As many as 300 containers were washed overboard, polluting the water with milk powder and other debris, and fears are growing of a new oil spill in the coming days posing a threat to marine wildlife.

According to BBC News, hundreds of tonnes of fuel have spilled into the sea since the ship first ran aground at the Atrolabe Reef off North Island on 5 October, causing the deaths of hundreds of seabirds.

Though more than 1,100 tonnes of oil have been removed from the stricken vessel, some 385 tonnes remain aboard.

BBC News has more on the story HERE.

Published in Ports & Shipping

The Half Ton Class was created by the Offshore Racing Council for boats within the racing band not exceeding 22'-0". The ORC decided that the rule should "....permit the development of seaworthy offshore racing yachts...The Council will endeavour to protect the majority of the existing IOR fleet from rapid obsolescence caused by ....developments which produce increased performance without corresponding changes in ratings..."

When first introduced the IOR rule was perfectly adequate for rating boats in existence at that time. However yacht designers naturally examined the rule to seize upon any advantage they could find, the most noticeable of which has been a reduction in displacement and a return to fractional rigs.

After 1993, when the IOR Mk.III rule reached it termination due to lack of people building new boats, the rule was replaced by the CHS (Channel) Handicap system which in turn developed into the IRC system now used.

The IRC handicap system operates by a secret formula which tries to develop boats which are 'Cruising type' of relatively heavy boats with good internal accommodation. It tends to penalise boats with excessive stability or excessive sail area.

Competitions

The most significant events for the Half Ton Class has been the annual Half Ton Cup which was sailed under the IOR rules until 1993. More recently this has been replaced with the Half Ton Classics Cup. The venue of the event moved from continent to continent with over-representation on French or British ports. In later years the event is held biennially. Initially, it was proposed to hold events in Ireland, Britain and France by rotation. However, it was the Belgians who took the ball and ran with it. The Class is now managed from Belgium.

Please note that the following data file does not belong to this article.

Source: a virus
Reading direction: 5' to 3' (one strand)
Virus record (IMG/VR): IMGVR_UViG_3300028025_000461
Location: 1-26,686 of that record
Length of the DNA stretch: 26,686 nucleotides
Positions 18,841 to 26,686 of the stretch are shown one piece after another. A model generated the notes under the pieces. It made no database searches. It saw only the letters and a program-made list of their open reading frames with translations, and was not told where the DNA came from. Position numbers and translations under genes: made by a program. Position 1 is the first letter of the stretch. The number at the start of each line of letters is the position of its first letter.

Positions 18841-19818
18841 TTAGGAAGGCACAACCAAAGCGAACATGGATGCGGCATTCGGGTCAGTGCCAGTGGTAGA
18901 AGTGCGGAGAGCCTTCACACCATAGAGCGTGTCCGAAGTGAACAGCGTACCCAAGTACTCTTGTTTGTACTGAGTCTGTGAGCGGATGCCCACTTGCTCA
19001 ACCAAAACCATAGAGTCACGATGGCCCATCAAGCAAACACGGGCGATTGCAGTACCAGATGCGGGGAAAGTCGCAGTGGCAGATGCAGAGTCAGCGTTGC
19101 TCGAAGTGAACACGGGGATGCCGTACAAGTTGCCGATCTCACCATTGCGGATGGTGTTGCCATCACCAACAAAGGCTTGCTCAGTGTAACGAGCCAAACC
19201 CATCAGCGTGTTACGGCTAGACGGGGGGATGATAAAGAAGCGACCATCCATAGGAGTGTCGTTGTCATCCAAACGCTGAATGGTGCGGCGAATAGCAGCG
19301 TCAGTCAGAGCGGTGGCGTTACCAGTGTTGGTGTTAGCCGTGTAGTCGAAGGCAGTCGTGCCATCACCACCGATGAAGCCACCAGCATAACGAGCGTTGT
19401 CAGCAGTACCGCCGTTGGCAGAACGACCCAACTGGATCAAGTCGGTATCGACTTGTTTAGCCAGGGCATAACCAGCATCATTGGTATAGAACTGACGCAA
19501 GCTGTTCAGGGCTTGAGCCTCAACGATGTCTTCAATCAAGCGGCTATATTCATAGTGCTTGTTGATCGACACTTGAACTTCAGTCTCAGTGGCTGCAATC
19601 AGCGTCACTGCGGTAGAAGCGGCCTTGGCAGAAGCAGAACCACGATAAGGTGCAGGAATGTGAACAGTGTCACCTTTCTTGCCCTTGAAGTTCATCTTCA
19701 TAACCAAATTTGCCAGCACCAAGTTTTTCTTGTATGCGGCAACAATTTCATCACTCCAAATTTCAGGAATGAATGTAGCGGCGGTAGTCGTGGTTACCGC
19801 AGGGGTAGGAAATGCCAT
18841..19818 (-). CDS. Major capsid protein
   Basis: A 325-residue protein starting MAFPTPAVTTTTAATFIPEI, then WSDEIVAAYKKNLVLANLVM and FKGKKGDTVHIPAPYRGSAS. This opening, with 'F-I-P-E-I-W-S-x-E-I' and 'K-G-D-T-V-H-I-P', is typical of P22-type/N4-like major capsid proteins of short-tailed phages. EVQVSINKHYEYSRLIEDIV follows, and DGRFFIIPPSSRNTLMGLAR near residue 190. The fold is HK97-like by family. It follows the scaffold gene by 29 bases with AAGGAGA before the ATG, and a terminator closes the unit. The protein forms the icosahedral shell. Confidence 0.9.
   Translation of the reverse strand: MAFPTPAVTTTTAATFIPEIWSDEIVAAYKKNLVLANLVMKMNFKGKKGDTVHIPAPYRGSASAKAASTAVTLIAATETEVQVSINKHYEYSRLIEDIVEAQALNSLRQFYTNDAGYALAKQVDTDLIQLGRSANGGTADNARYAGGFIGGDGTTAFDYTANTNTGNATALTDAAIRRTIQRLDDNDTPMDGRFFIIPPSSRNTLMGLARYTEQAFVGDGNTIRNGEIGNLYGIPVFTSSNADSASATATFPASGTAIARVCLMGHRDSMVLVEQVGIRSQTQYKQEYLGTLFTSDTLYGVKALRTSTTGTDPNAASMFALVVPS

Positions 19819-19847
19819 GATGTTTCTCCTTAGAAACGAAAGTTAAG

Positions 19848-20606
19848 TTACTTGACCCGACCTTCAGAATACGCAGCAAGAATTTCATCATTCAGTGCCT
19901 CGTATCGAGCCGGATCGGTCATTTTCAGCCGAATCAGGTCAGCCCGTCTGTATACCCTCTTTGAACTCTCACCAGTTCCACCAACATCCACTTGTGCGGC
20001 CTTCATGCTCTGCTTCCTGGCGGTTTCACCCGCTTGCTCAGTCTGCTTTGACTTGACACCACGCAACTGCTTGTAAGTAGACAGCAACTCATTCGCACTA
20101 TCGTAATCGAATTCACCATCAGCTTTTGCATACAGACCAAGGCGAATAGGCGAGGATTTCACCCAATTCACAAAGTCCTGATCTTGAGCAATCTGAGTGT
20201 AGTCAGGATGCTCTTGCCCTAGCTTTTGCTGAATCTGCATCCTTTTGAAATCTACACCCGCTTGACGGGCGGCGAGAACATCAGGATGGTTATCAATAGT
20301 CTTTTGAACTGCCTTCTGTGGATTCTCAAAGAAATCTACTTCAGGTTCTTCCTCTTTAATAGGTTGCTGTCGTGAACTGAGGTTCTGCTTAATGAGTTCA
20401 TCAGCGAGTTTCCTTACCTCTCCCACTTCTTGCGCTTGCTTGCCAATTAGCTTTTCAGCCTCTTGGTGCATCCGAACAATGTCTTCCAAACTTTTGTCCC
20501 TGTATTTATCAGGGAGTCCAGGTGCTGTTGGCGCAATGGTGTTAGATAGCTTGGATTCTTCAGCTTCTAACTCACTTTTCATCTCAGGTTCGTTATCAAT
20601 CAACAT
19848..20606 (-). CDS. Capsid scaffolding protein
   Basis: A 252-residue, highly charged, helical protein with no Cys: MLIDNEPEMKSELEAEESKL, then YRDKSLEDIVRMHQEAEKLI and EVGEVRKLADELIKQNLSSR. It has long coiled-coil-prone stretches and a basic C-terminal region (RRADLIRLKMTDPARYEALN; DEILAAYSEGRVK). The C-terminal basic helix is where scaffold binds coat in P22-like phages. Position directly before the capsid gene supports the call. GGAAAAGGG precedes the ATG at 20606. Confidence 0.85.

At A Glance – Half Ton Classics Cup Winners

  • 2017 – Kinsale – Swuzzlebubble – Phil Plumtree – Farr 1977
  • 2016 – Falmouth – Swuzzlebubble – Greg Peck – Farr 1977
  • 2015 – Nieuwport – Checkmate XV – David Cullen – Humphreys 1985
  • 2014 – St Quay Portrieux – Swuzzlebubble – Peter Morton – Farr 1977
  • 2013 – Boulogne – Checkmate XV – Nigel Biggs – Humphreys 1985
  • 2011 – Cowes – Chimp – Michael Kershaw – Berret 1978
  • 2009 – Nieuwpoort – Général Tapioca – Philippe Pilate – Berret 1978
  • 2007 – Dun Laoghaire – Henri-Lloyd Harmony – Nigel Biggs – Humphreys 1980~
  • 2005 – Dinard – Gingko – Patrick Lobrichon – Mauric 1968
  • 2003 – Nieuwpoort – Général Tapioca – Philippe Pilate – Berret 1978

Featured Sailing School

INSS sidebutton

Featured Clubs

dbsc mainbutton
Howth Yacht Club
Kinsale Yacht Club
National Yacht Club
Royal Cork Yacht Club
Royal Irish Yacht club
Royal Saint George Yacht Club

Featured Brokers

leinster sidebutton

Featured Associations

ICRA
isora sidebutton

Featured Webcams

Featured Events 2021

vdlr21 sidebutton

Featured Sailmakers

northsails sidebutton
uksails sidebutton
quantum sidebutton
watson sidebutton

Featured Chandleries

CHMarine Afloat logo
osm sidebutton
https://afloat.ie/resources/marine-industry-news/viking-marine

Featured Marinas

dlmarina sidebutton

Featured Blogs

W M Nixon - Sailing on Saturday
podcast sidebutton
mansfield sidebutton
BSB sidebutton
wavelengths sidebutton
 

Please show your support for Afloat by donating